A Japanese utility which last year temporarily suspended new grid applications for large-scale solar, sparking a wave of similar suspensions by other utilities, will install a huge battery project aimed at integrating a higher capacity of renewable energy generation.
Kyushu Electric became the first of five Japanese utilities to suspend new applications for grid connection, citing supply and demand imbalances and other grid issues. The issue has had a serious knock-on effect for the country's solar industry.
The company last week confirmed reports that it will install a 50MW/300MWh electric battery storage system at a power station in Fukuoka Prefecture. Like the rest of Japan’s 10 regional utility companies, Kyushu Electric is responsible for the grid network in its service area as well as electricity sales.
The utility is based on the southern island of Kyushu, which since the inception of Japan’s feed-in tariff (FiT) in 2012 was a preferred location for many solar project developers due to its high levels of solar irradiance.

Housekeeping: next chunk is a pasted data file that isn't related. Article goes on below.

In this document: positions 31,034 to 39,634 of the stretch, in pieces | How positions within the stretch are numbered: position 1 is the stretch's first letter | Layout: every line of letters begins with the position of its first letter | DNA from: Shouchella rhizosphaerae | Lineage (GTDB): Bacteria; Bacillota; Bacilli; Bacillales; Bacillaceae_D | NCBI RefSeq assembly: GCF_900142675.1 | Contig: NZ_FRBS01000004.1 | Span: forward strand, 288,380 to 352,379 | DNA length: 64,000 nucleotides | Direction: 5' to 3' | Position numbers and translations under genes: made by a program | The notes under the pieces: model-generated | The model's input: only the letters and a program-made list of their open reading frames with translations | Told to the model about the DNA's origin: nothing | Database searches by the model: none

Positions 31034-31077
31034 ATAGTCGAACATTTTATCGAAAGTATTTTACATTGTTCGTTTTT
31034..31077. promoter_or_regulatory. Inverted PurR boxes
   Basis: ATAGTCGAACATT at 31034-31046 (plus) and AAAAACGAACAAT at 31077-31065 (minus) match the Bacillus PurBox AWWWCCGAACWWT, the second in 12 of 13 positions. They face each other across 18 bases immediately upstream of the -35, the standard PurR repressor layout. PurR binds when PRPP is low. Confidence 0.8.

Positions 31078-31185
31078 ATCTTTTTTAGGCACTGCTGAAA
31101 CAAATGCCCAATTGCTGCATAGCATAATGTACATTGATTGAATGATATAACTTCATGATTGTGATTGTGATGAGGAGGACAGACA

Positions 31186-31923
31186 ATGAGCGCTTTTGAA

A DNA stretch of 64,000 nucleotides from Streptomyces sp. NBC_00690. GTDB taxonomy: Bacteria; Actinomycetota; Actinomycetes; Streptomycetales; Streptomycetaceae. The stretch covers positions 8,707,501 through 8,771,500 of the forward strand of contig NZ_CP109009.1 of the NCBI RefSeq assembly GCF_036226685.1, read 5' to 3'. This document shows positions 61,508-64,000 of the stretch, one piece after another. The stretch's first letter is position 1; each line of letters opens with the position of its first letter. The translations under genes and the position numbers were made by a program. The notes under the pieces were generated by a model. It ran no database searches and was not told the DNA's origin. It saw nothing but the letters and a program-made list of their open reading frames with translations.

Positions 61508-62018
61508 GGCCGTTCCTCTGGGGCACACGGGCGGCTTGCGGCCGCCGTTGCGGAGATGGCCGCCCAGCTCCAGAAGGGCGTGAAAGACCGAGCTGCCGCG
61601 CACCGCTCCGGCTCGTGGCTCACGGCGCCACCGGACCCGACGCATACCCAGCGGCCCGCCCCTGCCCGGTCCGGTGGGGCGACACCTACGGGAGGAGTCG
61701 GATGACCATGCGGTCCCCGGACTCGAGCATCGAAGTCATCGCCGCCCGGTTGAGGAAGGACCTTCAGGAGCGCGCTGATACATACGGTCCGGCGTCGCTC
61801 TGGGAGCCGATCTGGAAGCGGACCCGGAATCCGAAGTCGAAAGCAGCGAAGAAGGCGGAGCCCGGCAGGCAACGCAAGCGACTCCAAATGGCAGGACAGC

As of December, Kyushu Electric Power said, around 8.17GW of solar projects had been approved in its service area. Government efforts to calculate how much solar could still be approved across the service areas of the five utilities that suspended applications resolved that around 51GW of capacity remains across the network, but at local level the issues are more acute in some areas than others.
Kyushu Electric says it wants to establish a stable power supply and for the continuing smooth introduction of renewable energy facilities. The new battery system will be co-located at an oil-fired power station, Buzen. Work on it is expected to begin this year and to be finished during FY2016. Funding for it will come from the state Ministry of Economy, Trade and Industry (METI), with vendor details, technology type and technical specifications not revealed.
For a report into the recent issues facing Japan's solar industry, including grid connection question, read Volume 2 of PV Tech Power, Solar Media's downstream solar technology journal.